What is The Best Way To Pack My Pallet?
Friday 26th March 2021 | View all Blogs

Proper pallet packing is a crucial step towards successful pallet shipping, yet so many of us get it wrong.

Essentially, arranging to send goods and packing them both require a different amount of attention.

When it comes to packing and wrapping your pallet, you surely want to know the easiest way of securing everything off the top of your head.

With a little help, you can learn the best way to pack your pallet to guarantee your items travel safely through the couriers' network!

Selecting the Correct Pallet Size

One of the biggest misunderstandings when arranging to ship items via pallets is the type of pallet and pallet size required. This often boils down to the classic guessing game and very limited patience or time.

Selecting the correct pallet size is perhaps the most crucial part of a pallet delivery; this pallet is going to hold your items from the point of collection to their delivery destination.

Imagine if you selected what you assumed was the correct pallet, but your items happened to hang over the edge and you are later informed that the delivery cannot go ahead - how frustrated would you be?!

But how do you know what the right pallet looks like? Well, it's easier than it sounds. The right pallet needs to be large enough to hold all of your items, without any overhang. Plus, your items need to fall within the maximum weight limit for that pallet size.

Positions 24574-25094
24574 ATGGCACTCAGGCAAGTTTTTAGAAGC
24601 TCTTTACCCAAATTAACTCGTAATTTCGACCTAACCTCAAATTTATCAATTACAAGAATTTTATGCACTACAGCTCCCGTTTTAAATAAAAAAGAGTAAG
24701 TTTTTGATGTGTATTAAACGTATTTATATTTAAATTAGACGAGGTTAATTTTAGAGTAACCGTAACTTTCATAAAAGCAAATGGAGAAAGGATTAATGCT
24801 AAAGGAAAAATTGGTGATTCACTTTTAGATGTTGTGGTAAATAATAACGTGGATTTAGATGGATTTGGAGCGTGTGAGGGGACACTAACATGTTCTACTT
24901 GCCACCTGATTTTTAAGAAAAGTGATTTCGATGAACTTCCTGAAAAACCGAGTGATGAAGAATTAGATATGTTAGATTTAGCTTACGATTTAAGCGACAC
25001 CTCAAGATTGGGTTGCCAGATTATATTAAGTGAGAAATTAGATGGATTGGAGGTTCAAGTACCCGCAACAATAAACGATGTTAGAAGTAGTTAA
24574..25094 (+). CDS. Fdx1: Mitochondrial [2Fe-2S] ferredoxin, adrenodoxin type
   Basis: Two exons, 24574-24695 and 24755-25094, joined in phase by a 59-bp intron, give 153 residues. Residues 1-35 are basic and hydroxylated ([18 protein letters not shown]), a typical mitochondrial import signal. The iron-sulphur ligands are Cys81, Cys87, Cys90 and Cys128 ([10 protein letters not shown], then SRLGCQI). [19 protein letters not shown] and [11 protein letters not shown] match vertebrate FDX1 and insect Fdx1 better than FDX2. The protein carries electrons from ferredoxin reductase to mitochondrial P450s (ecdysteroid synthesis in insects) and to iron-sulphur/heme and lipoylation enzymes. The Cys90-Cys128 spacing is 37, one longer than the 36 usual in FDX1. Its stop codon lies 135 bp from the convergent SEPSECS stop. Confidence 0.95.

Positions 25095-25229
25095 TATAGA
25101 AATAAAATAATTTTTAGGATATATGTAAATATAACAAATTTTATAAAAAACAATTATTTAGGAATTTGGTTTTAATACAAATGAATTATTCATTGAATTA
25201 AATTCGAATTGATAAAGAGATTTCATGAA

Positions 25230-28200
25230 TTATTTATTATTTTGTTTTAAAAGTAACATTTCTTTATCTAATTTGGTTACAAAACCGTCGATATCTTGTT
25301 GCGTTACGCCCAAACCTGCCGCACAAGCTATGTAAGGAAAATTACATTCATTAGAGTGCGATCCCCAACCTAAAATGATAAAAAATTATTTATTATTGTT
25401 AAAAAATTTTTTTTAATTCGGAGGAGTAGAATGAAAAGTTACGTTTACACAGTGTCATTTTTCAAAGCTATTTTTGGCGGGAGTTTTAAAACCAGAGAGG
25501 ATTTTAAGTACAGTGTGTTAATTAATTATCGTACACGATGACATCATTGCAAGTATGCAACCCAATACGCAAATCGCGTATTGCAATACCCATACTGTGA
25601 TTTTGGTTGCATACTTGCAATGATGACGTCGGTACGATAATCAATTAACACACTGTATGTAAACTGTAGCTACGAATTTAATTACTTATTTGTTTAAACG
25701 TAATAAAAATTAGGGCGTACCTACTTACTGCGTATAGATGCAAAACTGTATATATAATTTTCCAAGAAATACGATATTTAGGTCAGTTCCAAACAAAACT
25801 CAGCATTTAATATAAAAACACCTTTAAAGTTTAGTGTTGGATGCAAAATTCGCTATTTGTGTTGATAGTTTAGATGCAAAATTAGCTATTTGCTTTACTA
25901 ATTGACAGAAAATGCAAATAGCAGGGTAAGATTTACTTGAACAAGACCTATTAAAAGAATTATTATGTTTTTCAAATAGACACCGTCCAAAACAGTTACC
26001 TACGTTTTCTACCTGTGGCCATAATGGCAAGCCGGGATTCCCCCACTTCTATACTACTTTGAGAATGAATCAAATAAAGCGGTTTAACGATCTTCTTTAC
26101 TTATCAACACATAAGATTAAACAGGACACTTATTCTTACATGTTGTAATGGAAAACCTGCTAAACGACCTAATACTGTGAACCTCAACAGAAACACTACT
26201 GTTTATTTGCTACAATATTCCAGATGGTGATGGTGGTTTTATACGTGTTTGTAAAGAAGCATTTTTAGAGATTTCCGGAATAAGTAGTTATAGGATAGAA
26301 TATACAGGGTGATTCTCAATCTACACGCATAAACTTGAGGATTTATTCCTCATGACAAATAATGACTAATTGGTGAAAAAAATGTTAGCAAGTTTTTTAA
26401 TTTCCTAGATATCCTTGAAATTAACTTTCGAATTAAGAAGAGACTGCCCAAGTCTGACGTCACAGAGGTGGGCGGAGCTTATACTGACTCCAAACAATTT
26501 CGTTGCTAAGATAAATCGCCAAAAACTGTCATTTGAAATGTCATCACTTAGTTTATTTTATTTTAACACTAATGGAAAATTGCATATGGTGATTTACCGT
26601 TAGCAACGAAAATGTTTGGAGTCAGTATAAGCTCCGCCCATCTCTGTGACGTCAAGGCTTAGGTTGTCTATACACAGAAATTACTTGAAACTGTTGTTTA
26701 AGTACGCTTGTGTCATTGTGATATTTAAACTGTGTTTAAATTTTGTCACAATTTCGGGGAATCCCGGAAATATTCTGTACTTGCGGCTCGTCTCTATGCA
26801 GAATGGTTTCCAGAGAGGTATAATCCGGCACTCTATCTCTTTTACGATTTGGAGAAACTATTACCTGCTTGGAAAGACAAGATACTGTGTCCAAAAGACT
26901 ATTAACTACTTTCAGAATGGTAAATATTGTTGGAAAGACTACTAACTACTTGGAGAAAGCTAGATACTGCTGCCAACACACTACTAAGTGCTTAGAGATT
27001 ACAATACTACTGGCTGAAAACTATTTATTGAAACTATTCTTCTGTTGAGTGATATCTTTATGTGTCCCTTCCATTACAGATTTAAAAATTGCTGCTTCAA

Normally, all couriers only accept standard UK pallets. These are your typical wooden, 1.2 metres by 1-metre base pallets and are used by logistical companies all across the country.

So, now you might be thinking 'how could I possibly not select the correct pallet, then?' When it comes down to it, the base of the pallet (the structure and size) stays the same but the height and weight limits change as the size increases.

For example, a quarter pallet allows items that are no taller than 60 centimetres and weigh no more than 250 kilograms, while half pallets can hold items that are no heavier than 500 kilograms and no taller than 100 centimetres.

Regardless of how tall or heavy the items, the width and length are the same - make sense? Check out the size guide below! 

Now let's say your items do exceed the maximum width and length and you believe you can keep this quiet and get away with shipping on just one full pallet. No pallet courier will accept your items if they hang over the edge of your pallet as it is just too risky!

With this in mind, grab a tape measure and get measuring the following things before selecting what you believe to be the right pallet size:

  • the total height of the pallet (with your items loaded on) from the base of the pallet. Does this meet the max. height limit set by the courier?
  • the length of your item(s) when laid flat on the pallet. Does this exceed 1.2 metres? If so, you will need to contact the pallet courier to see what your options are!
  • the width of your item(s) on the pallet. Does this exceed 1 metre? If so, contact the pallet courier and find out what options you have!
  • the total weight of your consignment. Depending on which pallet size your item(s) requires, the total weight should not exceed the maximum weight limit in place by the courier.

Also, if you find that your goods are too wide and/or too long to fit on a full pallet, you will need to ensure you have selected and paid for the correct number of additional full pallets.

The best way of knowing how many more full pallet spaces you will need is by contacting the pallet courier and explaining your situation to them.